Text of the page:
“These places that I went into, they didn’t know if (the driver) was a guy or girl. They couldn’t care less, right?” she said, adding that working with Truckstop.com “opened the door for getting paid as much as the next guy.”
Choosing to haul flatbed loads was a gutsy choice for Jochim, and sometimes it brought her more attention than she wanted.
“I’d go into these places, and a lot of them had never seen a woman flatbedder,” she explained. “I knew they were watching, but all it did was make me better. I had to prove I could handle it, I guess.”
Jochim also noted that, as an owner-operator, she often uses smaller truck stops for fuel and rest stops. These smaller operations can present unique challenges for women drivers, sharing this experience:
“I had loaded a load of pipe in the Texas/Louisiana area. It gets pretty hot and humid down there. I loaded, and then I was sweating and tired and all this other stuff,” she shared. “I went to the truck stop and paid for my fuel, and I wanted to shower. Well, they had showers — but they were ‘men’s’ showers. What that means is that they were in the men’s bathroom.”
The experience was frustrating for Pauline.
“I’d worked as hard as the guy in front of me, and I just wanted to shower and go to bed so I could get rolling again,” she said. “I’ve had that happen a few times.”
Larger, more modern truck stops usually have better, more private showers for women as well as men, but finding parking can be challenging, according to Jochim.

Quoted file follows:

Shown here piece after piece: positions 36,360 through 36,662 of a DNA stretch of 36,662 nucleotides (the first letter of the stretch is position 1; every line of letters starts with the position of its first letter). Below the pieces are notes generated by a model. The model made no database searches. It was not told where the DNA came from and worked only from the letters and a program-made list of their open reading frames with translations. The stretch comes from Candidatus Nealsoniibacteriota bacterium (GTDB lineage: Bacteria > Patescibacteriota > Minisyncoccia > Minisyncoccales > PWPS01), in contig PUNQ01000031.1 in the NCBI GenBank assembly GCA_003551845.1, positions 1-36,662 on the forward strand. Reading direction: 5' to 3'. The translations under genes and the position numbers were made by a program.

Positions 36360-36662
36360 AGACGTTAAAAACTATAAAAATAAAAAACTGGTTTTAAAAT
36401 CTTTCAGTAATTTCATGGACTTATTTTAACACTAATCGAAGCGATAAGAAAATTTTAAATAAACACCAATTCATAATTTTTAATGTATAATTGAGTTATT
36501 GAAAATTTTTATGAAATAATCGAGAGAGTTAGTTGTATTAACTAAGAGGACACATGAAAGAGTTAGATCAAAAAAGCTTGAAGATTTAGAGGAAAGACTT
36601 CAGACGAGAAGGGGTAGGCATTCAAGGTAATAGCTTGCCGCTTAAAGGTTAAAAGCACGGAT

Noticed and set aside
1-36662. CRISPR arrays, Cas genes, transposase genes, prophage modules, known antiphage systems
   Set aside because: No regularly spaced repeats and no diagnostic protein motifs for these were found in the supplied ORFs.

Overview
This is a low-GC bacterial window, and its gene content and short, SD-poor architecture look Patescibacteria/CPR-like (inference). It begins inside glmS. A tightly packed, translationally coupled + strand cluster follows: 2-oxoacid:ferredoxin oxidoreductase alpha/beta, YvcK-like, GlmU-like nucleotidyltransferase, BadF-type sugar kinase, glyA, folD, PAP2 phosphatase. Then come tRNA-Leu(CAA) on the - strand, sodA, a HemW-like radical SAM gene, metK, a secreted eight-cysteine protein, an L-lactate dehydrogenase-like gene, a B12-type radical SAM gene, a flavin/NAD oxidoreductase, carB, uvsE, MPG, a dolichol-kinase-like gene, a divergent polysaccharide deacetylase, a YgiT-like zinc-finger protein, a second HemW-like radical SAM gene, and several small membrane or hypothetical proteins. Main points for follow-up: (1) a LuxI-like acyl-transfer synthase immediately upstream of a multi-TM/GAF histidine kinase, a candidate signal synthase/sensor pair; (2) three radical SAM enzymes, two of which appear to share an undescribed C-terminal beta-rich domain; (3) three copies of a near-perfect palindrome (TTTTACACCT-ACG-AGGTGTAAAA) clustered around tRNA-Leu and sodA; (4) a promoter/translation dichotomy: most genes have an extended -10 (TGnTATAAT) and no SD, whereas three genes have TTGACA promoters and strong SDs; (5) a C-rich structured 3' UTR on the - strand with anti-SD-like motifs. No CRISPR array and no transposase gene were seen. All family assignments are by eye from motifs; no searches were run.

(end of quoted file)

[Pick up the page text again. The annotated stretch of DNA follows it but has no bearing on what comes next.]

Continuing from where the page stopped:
“I’m for the small truck stops,” she explained. “It’s easier to get in and out, and there’s not as many problems, especially lately when they’re just swamped with trucks.”
When she isn’t actively driving, Jochim likes to cook. She says she got used to cooking on the truck to keep herself and her children fed while on the road.
“I had to do more cooking because it gets expensive out there,” she said. “I had a microwave, a crock pot and even a little barbeque grill and a cooler. It was nice.”
These days, when she’s not racking up the miles in her 2004 Peterbilt 379, she likes to bake.
Jochim also understands the importance of maintaining relationships with other women, something she accomplishes through church groups.
“Being out on the road, I don’t get to get around to meeting women and getting involved, but women still need each other,” she said.
Her trucking responsibilities have changed, too. She’s now hauling more specialized, over-dimensional freight.
“You have to have escorts and all of that,” she said. “You get spoiled on those sunup-to-sundown runs, but when you get around the big cities you have to really watch out.”
Jochim has a message for others in the trucking industry, both women and men.
“You can do it. Hopefully, not only women, but men as well, can read this and see that you can do it yourself,” she said. “You don’t have to sit and put up with a situation that you’re not happy with. Either it’s gonna work out or it’s not. You’ll never know unless you bulldoze ahead.”
That’s how Pauline Jochim intends to handle her next million miles.
Cliff Abbott is an experienced commercial vehicle driver and owner-operator who still holds a CDL in his home state of Alabama. In nearly 40 years in trucking, he’s been an instructor and trainer and has managed safety and recruiting operations for several carriers. Having never lost his love of the road, Cliff has written a book and hundreds of songs and has been writing for The Trucker for more than a decade.